I think WAR is a fantastic cumulative stat. I don’t love it, and it certainly isn’t perfect, but it is better than most single-stat measures of a player, and it serves as a really good starting point while comparing players.
Of course, it is relatively new to the average baseball fan, and it was completely unknown to the awards voters in the 1950’s. Mostly out of curiosity, I decided to take a look at the National League MVP’s of the 1950’s and compare their WAR scores to the league.
I am not implying that just because a WAR score doesn’t match the choice for MVP the choice is wrong. There are plenty of “x factors” involved (as I will address below). But sometimes it’s interesting when an MVP and his accompanying WAR simply don’t match at all. It makes me wonder: what was the story behind that?
In the chart below, you will see the actual NL MVP for each year, their fWAR score, their fWAR rank (in the NL only) and, in the final column, the player with the highest fWAR in the NL that year. Sometimes they match, sometimes they don’t. For the two years in which a Pitcher won the MVP, I have their fWAR rank amongst pitchers (P) and amongst hitters (H), just to give a better sense of where they stood.
If it was left completely up to fWAR, Willie Mays would have had four MVP awards in the 1950’s, and Duke Snider and Jackie Robinson would have had two a piece. As it is, Mays grabbed just one, and the other two were shut out.
But let’s look at what did happen (rather than what might have happened). Roy Campanella won three MVPs that decade, and in each season, he was top 10 in fWAR, finishing as high as 3rd and 4th. Given that he was a catcher, and so his Plate Appearances were relatively limited, the ability to accumulate WAR “points” was also relatively limited, leaving these choices seeming pretty well in-line with MVP. Not to mention that catching statistics were even more limited than they are today, and so his handling of the pitching staff, his pitch calling and pitch-framing are all elements that might have been witnessed, but not quantified.
There were five other non-catcher, non-pitcher NL MVPs that decade. In four of those, the actual MVP was also either 1st or 2nd in fWAR. Not bad, right? In the 5th case (Sauer), he was 4th. Again, not bad at all.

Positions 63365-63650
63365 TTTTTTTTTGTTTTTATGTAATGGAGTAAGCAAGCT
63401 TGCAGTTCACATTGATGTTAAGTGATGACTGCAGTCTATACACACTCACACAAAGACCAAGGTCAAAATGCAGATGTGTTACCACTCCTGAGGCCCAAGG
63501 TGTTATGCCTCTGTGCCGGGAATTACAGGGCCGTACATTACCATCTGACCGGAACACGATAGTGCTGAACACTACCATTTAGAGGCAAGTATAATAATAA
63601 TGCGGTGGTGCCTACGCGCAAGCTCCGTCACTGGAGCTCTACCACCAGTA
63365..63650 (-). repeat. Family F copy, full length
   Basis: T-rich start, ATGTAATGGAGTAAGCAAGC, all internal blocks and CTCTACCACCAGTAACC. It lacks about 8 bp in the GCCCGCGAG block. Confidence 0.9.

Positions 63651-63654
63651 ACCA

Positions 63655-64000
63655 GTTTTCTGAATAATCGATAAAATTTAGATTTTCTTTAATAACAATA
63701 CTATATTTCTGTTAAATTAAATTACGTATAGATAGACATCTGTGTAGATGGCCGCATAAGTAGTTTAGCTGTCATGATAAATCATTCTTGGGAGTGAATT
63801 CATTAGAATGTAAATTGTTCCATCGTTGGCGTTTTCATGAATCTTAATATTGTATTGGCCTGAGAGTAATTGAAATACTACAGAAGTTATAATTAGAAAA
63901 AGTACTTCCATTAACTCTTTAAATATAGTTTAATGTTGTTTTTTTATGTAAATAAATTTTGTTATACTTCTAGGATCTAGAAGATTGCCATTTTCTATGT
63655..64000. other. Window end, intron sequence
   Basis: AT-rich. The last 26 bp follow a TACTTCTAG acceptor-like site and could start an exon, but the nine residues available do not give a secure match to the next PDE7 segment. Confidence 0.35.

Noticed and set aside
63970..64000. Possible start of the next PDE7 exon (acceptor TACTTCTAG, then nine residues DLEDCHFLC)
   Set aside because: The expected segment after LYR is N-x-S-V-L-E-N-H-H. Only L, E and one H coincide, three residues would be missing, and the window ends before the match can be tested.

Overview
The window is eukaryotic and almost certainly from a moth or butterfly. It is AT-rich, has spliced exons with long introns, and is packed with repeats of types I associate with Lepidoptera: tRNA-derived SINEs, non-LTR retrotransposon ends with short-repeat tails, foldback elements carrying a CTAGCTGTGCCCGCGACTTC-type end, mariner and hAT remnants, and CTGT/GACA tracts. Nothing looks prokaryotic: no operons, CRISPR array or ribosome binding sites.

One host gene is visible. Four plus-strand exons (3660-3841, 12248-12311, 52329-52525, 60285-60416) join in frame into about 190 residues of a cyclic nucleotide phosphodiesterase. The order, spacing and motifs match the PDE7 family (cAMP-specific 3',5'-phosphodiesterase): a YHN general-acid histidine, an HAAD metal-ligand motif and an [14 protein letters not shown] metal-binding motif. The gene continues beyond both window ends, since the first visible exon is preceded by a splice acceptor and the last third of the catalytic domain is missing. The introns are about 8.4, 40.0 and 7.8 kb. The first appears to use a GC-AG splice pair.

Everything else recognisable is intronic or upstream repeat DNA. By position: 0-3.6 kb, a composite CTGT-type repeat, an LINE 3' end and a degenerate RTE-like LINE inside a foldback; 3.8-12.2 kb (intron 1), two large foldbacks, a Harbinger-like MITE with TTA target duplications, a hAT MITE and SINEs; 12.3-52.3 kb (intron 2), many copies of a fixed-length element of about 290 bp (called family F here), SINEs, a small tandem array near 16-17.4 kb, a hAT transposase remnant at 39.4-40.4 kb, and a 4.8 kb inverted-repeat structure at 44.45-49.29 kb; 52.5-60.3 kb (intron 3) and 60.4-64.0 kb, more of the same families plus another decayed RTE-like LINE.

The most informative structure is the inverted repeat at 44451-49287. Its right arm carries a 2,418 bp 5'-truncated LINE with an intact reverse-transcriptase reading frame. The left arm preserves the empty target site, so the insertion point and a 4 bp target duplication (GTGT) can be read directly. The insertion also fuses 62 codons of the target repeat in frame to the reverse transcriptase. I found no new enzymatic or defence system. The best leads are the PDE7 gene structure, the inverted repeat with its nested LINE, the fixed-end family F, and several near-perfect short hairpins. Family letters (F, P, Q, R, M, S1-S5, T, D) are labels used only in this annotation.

Much like pitch-framing for catchers, we only have so much data on the base-running ability of position players, and we have to use the mildly-inferior Total Zone rating for defense, leaving the WAR scores of the 50’s not quite as reflective of what happened on the field as some of the scores are now (not they they’re perfect yet). Even so, the voters must have been in unwitting agreement with WAR, as seven of their choices for NL MVP were top four in fWAR, and the other three were non-position players (thus clouding the WAR comparison).
Now on to the pitchers. The NL MVP was a pitcher in both 1950 and 1956. In ’56, Don Newcombe was 3rd in WAR amongst pitchers and was 10th when compared only to hitters (leaving him as 12th overall). This is by no means a “crazy” pick, especially when we consider that strikeouts – a major contributor to fWAR for pitchers – were not in abundance in the 1950’s (Sam Jones lead the NL that year with just 176 K’s).
If we were to switch from fWAR (depending solely on K, BB and HR) and look at RA9WAR (more of a reflection of what happened on the field), then Newcombe jumps to 2nd amongst pitchers and 3rd among all NL players. Suddenly things fall into place.
And then we come to Jim Konstanty and his minuscule 1.0 fWAR in 1950. How did this discrepancy occur? He was 65th in WAR that year. Even when we switch to RA9WAR, he ranks 35th overall in the NL. There must have been something else going on… a huge September? Extraordinary leadership? He told great jokes?
Turns out ol’ Jim was a relief pitcher. An old-school reliever, pitching 152 innings, leading the league with 22 saves, “winning” 16 games, and setting a then-record of 74 appearances. He was apparently so good that in Game 1 of the World Series that year, they switched him to start the game (he lost, 1-0). He also had a 2.76 ERA, lowest among all pitchers with 150 IP or more.
So there you have it! This is a really good example of context; I’m not agreeing unequivocally that Konstanty deserved the MVP, but after discovering what his role actually was on that team, it makes a whole lot more sense than simply looking at WAR. [And it still beats one of the weirdest award choices involving a reliever ever: Steve Bedrosian for Cy Young in ’87.]
Overall I’m a bit impressed by the relatively close correlation between fWAR and the awards. I wonder if something like this might help the saber metric cause? I mean, guys who didn’t use much more than their eyes and a few stats (BA, HR, RBI) to judge were actually relatively close to what the objective numbers say.